Mr Okura is a veteran of the Kenwood Cup and the Admiral’s Cup and did eight years in the Farr 40 Class as a successful ownerdriver. He won the North American Championships in 2006. He also raced an IMS Farr 47 in Japan, winning the Japan Cup in 2004 and 2005 which was when he first raced with Cowie.
This is Mr Okura’s fourth TP52. Initially he bought the former Windquest which he raced at home from 2008 to 2014 and then when Cowie joined the TP52 programme they bought the previous Synergy/Rio in 2014. That was their first season on the 52 circuit.
Mr Okura still races at home on the ex-Swing Botín 40 which was refitted in New Zealand last year. Finally there is also Dennis Conner’s America’s Cup winning 12 Metre Freedom which he has had refitted and repainted exactly as it was back in 1980.
Sketching the Sled owner’s traits, Cowie says, ‘He is really cool to hang out with. He cycles and he flies, he is a good pilot. And he enjoys the team environment. We go back to the villa at night and have a “chat” – Rod calls it that not a debrief – then once that’s done we tend not to talk about sailing at all. He is one of the coolest owners I have worked for… and I have worked for a few.’
For Sled’s new tactician Francesco Bruni it was a big ask to step into the top of a circuit he had not raced seriously in for three or four years. ‘Francesco seemed a guy who would fit into the team environment which is important to us, very important. He was interested and we grabbed him.
‘He fitted in so well. He is such a nice, easy-going guy and a very talented sailor. It was important we did not have someone come in and reinvent stuff. “Checco” has nothing to prove and he is comfortable in his own skin.
‘You absolutely don’t want someone new come in and try and run the boat. We are a team that has been together since 2014 and we know how to do most things, we just needed someone to make sure we went the right way. And he did that. He is very impressive to sail with. He is a great team player but he is secure enough to back himself.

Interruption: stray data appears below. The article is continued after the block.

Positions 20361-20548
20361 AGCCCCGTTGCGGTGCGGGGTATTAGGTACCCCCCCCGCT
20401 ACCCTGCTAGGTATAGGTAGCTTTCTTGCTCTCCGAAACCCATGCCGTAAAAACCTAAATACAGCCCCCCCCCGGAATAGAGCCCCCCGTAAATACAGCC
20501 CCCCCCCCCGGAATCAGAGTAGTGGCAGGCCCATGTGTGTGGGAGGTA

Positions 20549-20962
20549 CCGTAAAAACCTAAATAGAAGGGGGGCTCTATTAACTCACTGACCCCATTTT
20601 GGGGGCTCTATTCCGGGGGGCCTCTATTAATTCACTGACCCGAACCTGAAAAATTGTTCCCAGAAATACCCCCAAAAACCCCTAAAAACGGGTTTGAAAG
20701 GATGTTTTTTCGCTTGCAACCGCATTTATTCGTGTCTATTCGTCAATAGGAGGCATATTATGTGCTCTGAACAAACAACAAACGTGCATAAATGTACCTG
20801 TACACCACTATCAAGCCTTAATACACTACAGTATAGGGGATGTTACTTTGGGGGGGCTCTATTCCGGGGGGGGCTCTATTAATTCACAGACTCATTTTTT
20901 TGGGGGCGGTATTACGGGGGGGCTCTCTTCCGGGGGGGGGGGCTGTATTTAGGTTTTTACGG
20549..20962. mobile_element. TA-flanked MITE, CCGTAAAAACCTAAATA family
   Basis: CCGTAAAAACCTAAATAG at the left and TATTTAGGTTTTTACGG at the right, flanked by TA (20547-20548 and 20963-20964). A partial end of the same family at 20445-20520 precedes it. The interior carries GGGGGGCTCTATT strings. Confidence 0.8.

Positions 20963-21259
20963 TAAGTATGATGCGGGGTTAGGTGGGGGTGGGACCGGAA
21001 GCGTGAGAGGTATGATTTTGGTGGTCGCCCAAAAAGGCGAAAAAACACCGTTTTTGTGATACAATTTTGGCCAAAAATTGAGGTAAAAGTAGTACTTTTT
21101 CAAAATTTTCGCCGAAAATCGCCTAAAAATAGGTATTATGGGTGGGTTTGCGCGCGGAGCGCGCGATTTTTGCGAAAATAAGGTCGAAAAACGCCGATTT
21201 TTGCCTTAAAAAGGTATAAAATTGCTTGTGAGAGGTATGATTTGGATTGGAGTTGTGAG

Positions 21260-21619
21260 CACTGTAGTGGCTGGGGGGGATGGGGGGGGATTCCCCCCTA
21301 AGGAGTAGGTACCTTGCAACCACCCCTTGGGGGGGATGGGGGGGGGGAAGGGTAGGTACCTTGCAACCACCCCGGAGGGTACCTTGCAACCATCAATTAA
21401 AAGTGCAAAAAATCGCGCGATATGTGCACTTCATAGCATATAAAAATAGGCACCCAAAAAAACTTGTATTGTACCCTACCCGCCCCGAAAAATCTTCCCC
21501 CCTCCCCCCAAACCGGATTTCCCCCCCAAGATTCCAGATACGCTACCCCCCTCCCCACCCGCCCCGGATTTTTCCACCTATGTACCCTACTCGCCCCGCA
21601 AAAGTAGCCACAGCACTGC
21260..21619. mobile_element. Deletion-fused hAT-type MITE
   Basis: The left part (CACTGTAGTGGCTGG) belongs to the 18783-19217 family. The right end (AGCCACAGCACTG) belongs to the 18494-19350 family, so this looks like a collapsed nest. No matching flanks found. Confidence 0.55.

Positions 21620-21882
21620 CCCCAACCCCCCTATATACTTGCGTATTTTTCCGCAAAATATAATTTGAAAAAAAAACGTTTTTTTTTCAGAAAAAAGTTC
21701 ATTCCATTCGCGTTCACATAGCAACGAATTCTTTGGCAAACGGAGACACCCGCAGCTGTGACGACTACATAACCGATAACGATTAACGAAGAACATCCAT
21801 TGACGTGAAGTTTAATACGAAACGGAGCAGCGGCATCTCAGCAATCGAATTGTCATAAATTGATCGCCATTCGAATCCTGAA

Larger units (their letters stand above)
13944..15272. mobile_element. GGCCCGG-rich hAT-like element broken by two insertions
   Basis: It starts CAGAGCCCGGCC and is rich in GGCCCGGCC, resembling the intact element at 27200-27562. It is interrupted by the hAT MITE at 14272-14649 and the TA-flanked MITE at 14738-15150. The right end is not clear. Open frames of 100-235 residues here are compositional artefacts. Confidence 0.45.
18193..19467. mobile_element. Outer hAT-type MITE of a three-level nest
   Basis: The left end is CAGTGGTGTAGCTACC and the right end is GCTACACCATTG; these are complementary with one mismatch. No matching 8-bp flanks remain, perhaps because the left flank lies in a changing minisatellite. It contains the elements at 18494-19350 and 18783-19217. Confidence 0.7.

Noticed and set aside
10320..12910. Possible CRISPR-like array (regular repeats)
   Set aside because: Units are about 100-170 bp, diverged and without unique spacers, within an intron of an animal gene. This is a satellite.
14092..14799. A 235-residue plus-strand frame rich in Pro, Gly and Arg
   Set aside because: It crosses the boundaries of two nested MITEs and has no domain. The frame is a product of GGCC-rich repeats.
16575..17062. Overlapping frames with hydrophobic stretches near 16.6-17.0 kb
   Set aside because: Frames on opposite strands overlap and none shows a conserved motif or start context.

‘But the key for us, and it is a cliché, I know, is we win as a team and lose as a team. If I ever heard anyone “bagging” our crew they would be fired on the spot. There is a lot of that around. It is very unprofessional, especially in an owner-driver environment. Francesco came in, had seen our track record and did his job well.’
Sled have generally always been quick all round, but since winning Porto Cervo with an extra gear at the end of 2019 have had a clear edge in the breeze, being much more aggressive in their rig rake, as Cowie observes. ‘We played with the rig set-up a lot. Murray [Jones] is very clever when it comes to rig set-up and we started a trend in Porto Cervo and most have followed that trend.
‘But I do think if you were building a new boat now you would do it differently, maybe moving the whole rig back rather than raking so much. A lot of that is to load the rudder up a little more to give the owner-driver just a bit more feel. But Mr Okura is an excellent driver and he would certainly have been as fast if not faster than Murray because of the hours he has done on the TP52.
‘We also collect data on everything. We work with Nobu [Masanobu Katori] who is the president of North Sails Japan, but he did not come to events this year and instead we sent him all the data each evening and then overnight he analysed it. Andrea Visintini is also very handy at that and so we would look at his stuff in the evenings at the event and Nobu’s stuff in the morning. It was a good arrangement and it worked well for us.’